FDLI Publishes ASBM White Paper on biosimilars naming

November 29, 2012 6:05 AM

The Food and Drug Law Institute (FDLI) Policy Forum published a white paper on biosimilar naming authored by the Alliance for Safe Biologic Medicines (ASBM).

The white paper is titled, “It’s All About the Name: What is the Imperative of Adopting Unique Names For Biologic and Biosimilar Therapeutics?” and explains that biologic medicines are different from traditional chemical drugs, and present unique safety concerns to patients. Because of this fact the paper notes that in order to ensure patient-safety as biosimilars are approved in the U.S., they must be given unique, non-proprietary names.

Additionally, the white paper identifies key challenges and practical solutions to help facilitate a solution to ensure safety is the cornerstone of the biosimilars pathway in the U.S.

In the white paper, ASBM makes the following recommendations:

  1. All biologics should receive distinct non-proprietary names.
  2. United States Pharmacopeia (USP) should work with FDA to adapt the product monograph system to accommodate the unique attributes of structurally-related, but distinct, biologic medicines.
  3. The non-proprietary name of a reference product and product/s biosimilar to it should have a common, shared root but have distinct and differentiating suffixes.
  4. Products designated interchangeable should have a distinct name from the reference product for which they are considered interchangeable to facilitate accurate attribution of adverse events.
The paper also criticizes the situation in the EU:

In the EU, most biosimilars approved to date have the same INN as the reference product, which has created challenges for tracking and tracing biologics in Europe. In the case of epoetin alpha, the EMA subsequently required that all prescribers record the brand name in addition to the INN so as to ensure traceability going forward.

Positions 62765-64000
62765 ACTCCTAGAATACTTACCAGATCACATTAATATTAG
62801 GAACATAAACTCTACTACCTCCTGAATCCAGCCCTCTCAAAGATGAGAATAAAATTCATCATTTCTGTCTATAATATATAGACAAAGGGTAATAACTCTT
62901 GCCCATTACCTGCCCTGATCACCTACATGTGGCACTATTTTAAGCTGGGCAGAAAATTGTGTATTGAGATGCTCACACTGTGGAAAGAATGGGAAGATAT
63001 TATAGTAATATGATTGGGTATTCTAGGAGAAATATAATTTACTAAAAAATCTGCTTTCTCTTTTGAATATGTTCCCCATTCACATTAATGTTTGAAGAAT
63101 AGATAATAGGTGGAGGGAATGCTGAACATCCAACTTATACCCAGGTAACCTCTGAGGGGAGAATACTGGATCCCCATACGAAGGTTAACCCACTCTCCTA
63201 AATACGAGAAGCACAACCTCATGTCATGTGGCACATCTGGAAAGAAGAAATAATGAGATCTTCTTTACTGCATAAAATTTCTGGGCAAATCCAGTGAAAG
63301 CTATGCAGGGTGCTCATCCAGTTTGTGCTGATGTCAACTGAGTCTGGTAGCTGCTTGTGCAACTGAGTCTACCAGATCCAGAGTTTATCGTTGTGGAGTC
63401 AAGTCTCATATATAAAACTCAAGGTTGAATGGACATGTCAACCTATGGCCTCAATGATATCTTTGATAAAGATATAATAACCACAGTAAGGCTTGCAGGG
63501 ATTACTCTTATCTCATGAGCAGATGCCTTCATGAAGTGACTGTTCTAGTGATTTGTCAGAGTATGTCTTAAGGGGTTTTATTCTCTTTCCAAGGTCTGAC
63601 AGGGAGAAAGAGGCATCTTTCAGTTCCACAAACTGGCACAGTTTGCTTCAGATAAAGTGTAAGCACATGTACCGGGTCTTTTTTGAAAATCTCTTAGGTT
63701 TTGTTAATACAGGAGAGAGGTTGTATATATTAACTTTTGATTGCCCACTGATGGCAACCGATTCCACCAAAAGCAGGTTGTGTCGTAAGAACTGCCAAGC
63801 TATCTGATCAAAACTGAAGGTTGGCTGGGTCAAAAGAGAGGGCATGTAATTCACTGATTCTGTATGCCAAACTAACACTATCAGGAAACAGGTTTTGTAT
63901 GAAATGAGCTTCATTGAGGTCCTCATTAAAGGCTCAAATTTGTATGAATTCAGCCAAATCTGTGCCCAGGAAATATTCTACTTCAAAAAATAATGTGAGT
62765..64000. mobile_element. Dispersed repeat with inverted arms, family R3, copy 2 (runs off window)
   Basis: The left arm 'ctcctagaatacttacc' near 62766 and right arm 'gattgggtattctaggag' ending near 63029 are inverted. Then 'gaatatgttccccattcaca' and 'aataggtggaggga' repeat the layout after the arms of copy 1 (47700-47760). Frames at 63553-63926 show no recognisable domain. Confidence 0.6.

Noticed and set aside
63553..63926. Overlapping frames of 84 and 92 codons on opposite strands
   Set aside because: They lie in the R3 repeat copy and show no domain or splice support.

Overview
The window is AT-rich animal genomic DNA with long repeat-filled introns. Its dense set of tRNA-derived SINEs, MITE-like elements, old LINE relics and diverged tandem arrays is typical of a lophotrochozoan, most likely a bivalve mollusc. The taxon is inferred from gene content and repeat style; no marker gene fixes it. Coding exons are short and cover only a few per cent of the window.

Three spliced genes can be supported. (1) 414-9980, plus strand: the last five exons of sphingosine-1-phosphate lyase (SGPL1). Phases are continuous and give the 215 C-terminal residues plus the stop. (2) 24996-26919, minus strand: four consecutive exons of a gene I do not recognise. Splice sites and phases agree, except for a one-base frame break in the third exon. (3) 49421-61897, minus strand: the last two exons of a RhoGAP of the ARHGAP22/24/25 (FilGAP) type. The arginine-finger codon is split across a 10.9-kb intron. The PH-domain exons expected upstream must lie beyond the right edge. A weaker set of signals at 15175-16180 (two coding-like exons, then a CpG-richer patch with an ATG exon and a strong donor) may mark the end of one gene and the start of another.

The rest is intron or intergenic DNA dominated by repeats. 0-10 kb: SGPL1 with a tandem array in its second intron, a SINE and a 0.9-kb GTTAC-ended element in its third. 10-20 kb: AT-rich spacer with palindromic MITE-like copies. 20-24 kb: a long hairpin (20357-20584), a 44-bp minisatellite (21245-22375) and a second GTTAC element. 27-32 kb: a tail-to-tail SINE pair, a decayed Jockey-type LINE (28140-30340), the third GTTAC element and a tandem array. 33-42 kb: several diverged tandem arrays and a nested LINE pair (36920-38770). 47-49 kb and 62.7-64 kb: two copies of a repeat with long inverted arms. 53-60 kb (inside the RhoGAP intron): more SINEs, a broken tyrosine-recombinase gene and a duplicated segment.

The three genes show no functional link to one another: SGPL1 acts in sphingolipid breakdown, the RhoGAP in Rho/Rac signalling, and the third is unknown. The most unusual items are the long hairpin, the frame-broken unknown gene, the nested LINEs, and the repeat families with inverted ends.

However, what the EMA giveth on one hand, the EU member state authorities are in the process of taking away. Specifically, a number of countries in Europe are requiring physicians to prescribe by INN and prohibiting the inclusion of a brand name, thus making accurate tracing of biologics in the event of an adverse event impossible. This situation could have been avoided if the EU had implemented a system in which biosimilars were required to hold a distinct INN.

About the Alliance for Safe Biologic Medicines
The Alliance for Safe Biologic Medicines (ASBM) is an organization composed of diverse healthcare groups and individuals from patients to physicians, innovative medical biotechnology companies, and others who are working together to ensure patient safety is at the forefront of the biosimilars policy discussion. They serve as an authoritative resource center of information for the public, medical communities, the FDA and other state and federal policymakers during the implementation of the biosimilars pathway and beyond.

You can read the full paper here.


Source: ASBM press release

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